Overview of SharePoint Online Permissions
Posted by Erin Bard on 28 January 2019 01:52 PM

Please note that SharePoint Online on Office 365 is a constantly evolving product and this guide may not reflect the current experience. 


This guide will provide a high-level overview of the permissions structure in SharePoint Online, detailing the places where permissions can be defined and the different levels of permissions.


Places where permissions can be applied

In SharePoint Online permissions can be applied in four different areas: site-wide, sub-site, document library, and item-level. Normally permissions are inherited from the top down (site-wide > sub-site > document library > item-level), however inheritance can be broken at any level and unique permissions assigned.

Site-wide permissions normally apply to every item and part of the site, however they can be overridden by more specific permissions (sub-sites, document libraries, item-level). Site-wide permissions are by far the simplest to setup and troubleshoot. If possible, we strongly recommend sticking with site-wide permissions only. This guide shows you how to set site-wide permissions: Modify SharePoint Online Site Permissions

Each SharePoint site has the ability to have sub-sites created. These sub-sites are children to the parent site. The only major difference between a sub-site and a full site is that a sub-site will always be accessible to the owners of the parent site. Sub-sites are useful for when you need separate space for a working group with different permissions than your normal site. Because sub-sites function identically to regular sites, the permissions are managed the same way. See this guide for setting site-wide permissions: Modify SharePoint Online Site Permissions. Do note that when you create a sub-site, you have the option of inheriting the parent site permissions or breaking inheritance and creating new unique permissions; either choice is fine depending on your needs, but in most cases you'll probably want to break inheritance and setup new permissions.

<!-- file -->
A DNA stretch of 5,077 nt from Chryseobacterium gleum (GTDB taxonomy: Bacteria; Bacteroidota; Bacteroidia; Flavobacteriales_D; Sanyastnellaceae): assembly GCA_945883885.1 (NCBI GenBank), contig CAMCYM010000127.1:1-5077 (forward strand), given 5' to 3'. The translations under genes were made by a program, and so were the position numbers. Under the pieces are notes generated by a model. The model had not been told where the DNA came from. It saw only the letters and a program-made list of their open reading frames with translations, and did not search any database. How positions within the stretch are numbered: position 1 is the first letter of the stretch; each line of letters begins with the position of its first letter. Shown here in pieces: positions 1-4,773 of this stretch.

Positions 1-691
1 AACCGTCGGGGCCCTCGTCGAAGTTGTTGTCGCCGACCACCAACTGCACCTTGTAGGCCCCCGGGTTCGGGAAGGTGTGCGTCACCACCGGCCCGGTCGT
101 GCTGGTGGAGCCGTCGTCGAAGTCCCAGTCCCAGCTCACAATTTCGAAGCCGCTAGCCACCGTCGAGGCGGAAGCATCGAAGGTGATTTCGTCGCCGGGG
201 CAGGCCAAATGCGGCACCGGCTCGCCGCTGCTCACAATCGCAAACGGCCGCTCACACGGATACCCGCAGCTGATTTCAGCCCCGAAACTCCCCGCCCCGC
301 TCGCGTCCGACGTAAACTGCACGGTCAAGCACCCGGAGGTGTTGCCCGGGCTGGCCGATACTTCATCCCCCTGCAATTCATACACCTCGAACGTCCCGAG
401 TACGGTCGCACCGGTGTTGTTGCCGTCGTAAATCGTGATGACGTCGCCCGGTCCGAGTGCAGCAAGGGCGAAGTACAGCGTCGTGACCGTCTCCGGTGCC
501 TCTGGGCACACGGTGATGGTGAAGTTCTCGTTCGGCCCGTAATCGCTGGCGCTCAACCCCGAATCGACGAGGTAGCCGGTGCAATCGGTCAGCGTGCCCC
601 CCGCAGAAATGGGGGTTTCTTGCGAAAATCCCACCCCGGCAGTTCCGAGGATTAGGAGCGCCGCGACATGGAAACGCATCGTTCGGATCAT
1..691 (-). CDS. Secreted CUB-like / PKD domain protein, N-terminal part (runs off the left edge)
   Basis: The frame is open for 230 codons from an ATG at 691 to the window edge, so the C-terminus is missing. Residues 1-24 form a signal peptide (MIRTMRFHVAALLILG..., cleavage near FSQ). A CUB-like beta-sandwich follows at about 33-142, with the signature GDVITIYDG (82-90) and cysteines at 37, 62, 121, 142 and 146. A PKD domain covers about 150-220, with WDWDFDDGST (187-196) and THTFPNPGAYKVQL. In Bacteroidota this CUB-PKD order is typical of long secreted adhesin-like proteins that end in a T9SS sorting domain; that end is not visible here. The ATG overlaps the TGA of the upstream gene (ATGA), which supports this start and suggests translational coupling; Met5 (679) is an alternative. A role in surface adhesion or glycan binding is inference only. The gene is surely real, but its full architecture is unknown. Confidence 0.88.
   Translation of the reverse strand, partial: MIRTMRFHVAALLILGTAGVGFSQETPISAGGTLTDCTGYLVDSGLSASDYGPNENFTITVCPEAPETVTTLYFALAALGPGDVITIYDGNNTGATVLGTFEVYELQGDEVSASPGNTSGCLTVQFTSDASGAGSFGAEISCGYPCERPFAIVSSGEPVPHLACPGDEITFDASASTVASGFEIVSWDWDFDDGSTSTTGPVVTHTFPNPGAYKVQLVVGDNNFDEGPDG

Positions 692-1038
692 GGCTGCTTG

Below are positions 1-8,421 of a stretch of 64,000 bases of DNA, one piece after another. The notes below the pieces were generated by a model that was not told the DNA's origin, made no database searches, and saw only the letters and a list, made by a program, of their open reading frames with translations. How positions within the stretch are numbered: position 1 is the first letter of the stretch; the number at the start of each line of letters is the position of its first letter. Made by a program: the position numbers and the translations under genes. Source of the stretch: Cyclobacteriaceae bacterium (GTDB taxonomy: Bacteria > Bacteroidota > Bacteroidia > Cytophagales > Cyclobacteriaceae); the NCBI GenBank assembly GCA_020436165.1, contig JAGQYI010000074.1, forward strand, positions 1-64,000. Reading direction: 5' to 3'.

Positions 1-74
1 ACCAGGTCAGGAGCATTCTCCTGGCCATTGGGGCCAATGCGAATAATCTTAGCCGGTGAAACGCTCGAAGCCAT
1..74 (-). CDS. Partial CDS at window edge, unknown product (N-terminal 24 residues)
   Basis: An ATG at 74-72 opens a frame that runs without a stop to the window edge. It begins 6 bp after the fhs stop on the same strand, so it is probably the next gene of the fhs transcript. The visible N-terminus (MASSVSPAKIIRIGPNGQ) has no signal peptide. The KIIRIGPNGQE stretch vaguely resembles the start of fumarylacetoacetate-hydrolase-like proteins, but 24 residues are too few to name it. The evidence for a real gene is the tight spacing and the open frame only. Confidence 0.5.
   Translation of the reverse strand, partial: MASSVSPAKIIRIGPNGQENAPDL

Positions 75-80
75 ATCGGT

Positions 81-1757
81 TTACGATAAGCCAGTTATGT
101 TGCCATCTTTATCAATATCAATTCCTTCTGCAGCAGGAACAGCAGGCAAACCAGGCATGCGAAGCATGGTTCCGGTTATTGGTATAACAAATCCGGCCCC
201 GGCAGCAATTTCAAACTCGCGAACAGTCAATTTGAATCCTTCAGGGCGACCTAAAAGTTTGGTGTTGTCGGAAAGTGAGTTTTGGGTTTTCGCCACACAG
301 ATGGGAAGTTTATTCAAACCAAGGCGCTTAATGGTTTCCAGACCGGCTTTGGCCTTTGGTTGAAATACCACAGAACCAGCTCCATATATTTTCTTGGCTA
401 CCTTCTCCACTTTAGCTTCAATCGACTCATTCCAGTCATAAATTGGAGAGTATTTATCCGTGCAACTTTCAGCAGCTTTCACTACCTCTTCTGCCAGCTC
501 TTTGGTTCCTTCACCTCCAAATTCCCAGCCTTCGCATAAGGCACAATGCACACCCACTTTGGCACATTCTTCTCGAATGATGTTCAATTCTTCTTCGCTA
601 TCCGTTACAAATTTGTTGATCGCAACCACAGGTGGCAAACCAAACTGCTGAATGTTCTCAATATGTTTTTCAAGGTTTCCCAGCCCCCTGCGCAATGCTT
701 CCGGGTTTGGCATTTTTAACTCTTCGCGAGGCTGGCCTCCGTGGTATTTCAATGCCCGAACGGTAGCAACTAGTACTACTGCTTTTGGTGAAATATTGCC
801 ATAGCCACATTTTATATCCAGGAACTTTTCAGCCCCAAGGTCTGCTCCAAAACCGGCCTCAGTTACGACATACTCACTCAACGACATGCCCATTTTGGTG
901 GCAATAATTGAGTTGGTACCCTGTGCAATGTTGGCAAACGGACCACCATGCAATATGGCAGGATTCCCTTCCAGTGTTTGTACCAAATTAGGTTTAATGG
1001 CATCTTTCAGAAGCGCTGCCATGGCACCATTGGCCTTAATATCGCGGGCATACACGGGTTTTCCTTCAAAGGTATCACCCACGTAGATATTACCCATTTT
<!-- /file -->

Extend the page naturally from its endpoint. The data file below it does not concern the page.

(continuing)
In a site you are likely to have one or more document libraries. Each of these document libraries can be configured to have unique permissions. This may be useful in cases where you have several collections of documents that different groups need to access. This guide shows how to modify document library permissions: SharePoint Online Document Library Permissions

Finally, you can also assign item-level permissions. This is a setup wherein each file or folder within a document library has unique permissions. This can quickly lead to permissions becoming a mess, so we advise against using this setup in most cases. However if this setup is most appropriate for a particular situation (example: a drop-box folder where you can upload files and grant selected people access to each file), we do have instructions on how to set this up: SharePoint Online Document Library Item-level Permissions


Different levels of permissions

When working with permissions in SharePoint Online, there are several levels of access you can assign. They are:

Full Control (Owners): this permission gives you the ability to change anything and everything within the site, including permissions. By default the "Site Owners" group receives this permission.

Design: this permission is the same as full control but without the ability to manage permissions, or create sub-sites. Use this if you want someone to have more than Edit rights but less than Full Control. There are very few cases where this role is needed, most of the time you are better off using Edit or Full Control.

Edit (Members): Can add, edit, and delete lists. Can view, add, update, and delete list items. Can view, add, update, and delete documents. By default the "Site Members" group receives this permission. This role gives read/write access to the site content plus the ability to add and remove lists, but without the ability to modify permissions. There may be times when the Contribute role is more appropriate. 

Contribute: Basically the same permissions as Edit, but without the ability to add or delete entire lists. This role only allows you to add, edit, and delete content; it does not allow any structural changes to the site.

Read (Visitors): This role provides basic read-only access. No ability to change the content of the site. By default the "Site Visitors" group uses this role.

View Only: This role is the same as Read but prevents file downloading. If the file can be viewed in the browser with server-side technology (e.g. Excel Web Viewer) then it will be available for viewing. 



For most uses of SharePoint, we recommend sticking with site-wide permissions and using the "Site Owners", "Site Members", and "Site Visitors" groups. This setup is the simplest and least likely to cause problems later.

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